PROVIDENCE, R.I. [Brown University] — The human brain is a computational organ. It stores a lifetime of memories, recognizes faces in the blink of an eye, learns from experience, plans for the future and communicates fluidly.
To demystify how the brain accomplishes such complex tasks with precision and speed, a new Center for Computational Brain Science at Brown University will harness Brown’s world-class expertise in computational modeling, computer science, cognition and systems neuroscience.
Housed within the University’s Carney Institute for Brain Science, the new center was launched in July to create collaborations between basic brain science researchers and engineers, mathematicians and computer scientists, and to bring computational neuroscience innovations to clinical applications and commercialization. The center emanated from the Carney Institute’s Initiative for Computation in Brain and Mind, created in 2012.
Michael Frank — director of the new center and a professor of cognitive, linguistic and psychological sciences — said that computational neuroscience has been a strength at Brown for many years. The center, he said, will enable the University to expand as a hub of computational brain science research, more than an institution home to individual contributors.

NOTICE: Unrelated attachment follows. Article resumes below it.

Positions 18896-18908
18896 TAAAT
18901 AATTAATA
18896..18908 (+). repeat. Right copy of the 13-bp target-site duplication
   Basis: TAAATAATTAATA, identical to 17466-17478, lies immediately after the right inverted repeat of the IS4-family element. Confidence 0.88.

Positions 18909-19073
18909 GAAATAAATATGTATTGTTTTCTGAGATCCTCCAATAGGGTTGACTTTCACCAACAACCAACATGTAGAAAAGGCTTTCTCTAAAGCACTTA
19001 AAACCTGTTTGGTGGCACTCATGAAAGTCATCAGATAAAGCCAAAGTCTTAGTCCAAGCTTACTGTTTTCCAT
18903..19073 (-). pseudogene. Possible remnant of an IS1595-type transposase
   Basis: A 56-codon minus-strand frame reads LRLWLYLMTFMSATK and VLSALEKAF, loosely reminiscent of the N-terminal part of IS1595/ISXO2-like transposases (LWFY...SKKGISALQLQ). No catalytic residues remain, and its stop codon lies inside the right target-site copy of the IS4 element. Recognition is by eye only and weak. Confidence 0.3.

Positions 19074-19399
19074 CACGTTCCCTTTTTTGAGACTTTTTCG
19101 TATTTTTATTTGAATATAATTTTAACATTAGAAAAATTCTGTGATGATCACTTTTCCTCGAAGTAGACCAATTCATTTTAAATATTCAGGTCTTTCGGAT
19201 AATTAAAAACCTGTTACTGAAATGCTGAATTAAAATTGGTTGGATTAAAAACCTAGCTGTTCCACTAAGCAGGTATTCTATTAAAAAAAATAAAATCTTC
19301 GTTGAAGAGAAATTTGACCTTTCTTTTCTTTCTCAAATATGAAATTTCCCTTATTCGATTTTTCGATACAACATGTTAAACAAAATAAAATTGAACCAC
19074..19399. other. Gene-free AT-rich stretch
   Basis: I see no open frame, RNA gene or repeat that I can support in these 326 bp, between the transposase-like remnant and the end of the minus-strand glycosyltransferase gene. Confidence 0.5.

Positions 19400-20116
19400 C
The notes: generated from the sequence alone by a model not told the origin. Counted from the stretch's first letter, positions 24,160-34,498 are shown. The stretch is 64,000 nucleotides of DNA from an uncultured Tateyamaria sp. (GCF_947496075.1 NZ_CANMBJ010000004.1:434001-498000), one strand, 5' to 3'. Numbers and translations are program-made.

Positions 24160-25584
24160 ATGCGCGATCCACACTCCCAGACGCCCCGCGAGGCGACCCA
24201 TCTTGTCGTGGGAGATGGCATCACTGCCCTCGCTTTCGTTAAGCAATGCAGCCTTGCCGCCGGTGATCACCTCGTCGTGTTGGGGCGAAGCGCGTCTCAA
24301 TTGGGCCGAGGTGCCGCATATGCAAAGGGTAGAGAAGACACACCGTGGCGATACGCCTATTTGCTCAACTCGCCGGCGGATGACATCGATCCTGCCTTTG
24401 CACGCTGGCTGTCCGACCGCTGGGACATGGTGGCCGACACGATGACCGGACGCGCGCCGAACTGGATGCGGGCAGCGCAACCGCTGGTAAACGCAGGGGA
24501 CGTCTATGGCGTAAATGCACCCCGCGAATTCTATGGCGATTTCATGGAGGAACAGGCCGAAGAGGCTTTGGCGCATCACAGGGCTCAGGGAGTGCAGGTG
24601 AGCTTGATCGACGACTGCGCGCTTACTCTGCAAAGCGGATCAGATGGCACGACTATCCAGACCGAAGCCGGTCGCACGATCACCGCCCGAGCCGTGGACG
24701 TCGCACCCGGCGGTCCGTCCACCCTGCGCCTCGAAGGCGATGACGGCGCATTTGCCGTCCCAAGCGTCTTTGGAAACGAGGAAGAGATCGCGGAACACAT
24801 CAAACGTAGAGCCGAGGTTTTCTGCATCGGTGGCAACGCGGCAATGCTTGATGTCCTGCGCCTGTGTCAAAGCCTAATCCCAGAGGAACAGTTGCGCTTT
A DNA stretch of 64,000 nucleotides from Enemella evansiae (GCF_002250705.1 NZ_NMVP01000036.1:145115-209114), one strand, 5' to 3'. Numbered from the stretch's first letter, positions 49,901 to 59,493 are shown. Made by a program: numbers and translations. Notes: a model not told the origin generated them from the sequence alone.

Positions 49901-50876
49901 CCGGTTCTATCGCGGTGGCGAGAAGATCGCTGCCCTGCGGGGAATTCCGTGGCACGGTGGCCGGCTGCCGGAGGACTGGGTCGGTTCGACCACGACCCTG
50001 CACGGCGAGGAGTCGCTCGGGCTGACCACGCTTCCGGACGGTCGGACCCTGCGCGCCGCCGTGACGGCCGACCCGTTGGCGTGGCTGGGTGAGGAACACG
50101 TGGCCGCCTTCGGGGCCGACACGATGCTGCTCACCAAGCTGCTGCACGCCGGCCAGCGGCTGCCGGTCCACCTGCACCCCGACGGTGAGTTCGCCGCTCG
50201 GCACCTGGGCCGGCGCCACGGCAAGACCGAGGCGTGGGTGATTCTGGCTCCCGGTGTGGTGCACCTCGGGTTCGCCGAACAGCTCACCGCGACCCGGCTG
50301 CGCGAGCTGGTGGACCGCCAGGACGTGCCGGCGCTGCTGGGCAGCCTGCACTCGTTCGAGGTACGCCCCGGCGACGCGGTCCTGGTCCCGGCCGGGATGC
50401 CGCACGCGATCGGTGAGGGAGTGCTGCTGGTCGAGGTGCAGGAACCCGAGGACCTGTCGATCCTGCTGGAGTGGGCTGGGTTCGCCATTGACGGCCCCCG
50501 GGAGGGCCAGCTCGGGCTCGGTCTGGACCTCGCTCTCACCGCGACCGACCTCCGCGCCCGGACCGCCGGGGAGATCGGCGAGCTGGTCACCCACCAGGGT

“My hope is to go beyond what we’ve already started in this area, to make people a little bit more open minded and to facilitate a deeper understanding of the interconnections among multiple levels of computational brain science,” Frank said. “My vision is that this rich, interactionist approach will give rise to novel innovative applications that can better assess and improve brain health.”
Rigorous, collaborative research
Computational neuroscience is a multidisciplinary field that seeks to understand the functions of the brain at all levels — from cells to cognition — using principles from physics, mathematics, engineering, computer science, biology, cognitive science and psychology.
Some research groups at Brown already conduct research that informs or depends on computational neuroscience. However, the Center for Computational Brain Science will provide a more intentional structure for creating interactions among faculty and their research teams, Frank said.